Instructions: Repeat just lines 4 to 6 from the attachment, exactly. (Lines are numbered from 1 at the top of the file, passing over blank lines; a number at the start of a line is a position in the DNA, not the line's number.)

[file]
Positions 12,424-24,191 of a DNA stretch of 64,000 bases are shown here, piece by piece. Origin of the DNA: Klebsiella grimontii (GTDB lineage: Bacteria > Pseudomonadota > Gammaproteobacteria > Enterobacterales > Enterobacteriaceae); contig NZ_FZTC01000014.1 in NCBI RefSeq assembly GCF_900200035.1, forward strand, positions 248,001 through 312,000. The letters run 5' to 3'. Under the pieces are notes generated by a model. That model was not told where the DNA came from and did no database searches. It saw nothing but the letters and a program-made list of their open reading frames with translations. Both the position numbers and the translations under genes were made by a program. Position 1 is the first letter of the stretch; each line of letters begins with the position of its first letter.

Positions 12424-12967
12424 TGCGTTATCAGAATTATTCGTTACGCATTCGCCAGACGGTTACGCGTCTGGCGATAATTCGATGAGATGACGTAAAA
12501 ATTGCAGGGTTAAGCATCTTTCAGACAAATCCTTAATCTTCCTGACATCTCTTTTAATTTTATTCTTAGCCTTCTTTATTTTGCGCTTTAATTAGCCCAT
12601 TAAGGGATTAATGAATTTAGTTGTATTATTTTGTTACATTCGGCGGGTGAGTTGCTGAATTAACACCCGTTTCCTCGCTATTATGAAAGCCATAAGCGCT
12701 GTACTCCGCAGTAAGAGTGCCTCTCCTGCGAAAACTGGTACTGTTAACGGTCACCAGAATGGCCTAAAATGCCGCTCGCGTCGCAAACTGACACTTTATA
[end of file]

12501 ATTGCAGGGTTAAGCATCTTTCAGACAAATCCTTAATCTTCCTGACATCTCTTTTAATTTTATTCTTAGCCTTCTTTATTTTGCGCTTTAATTAGCCCAT
12601 TAAGGGATTAATGAATTTAGTTGTATTATTTTGTTACATTCGGCGGGTGAGTTGCTGAATTAACACCCGTTTCCTCGCTATTATGAAAGCCATAAGCGCT
12701 GTACTCCGCAGTAAGAGTGCCTCTCCTGCGAAAACTGGTACTGTTAACGGTCACCAGAATGGCCTAAAATGCCGCTCGCGTCGCAAACTGACACTTTATA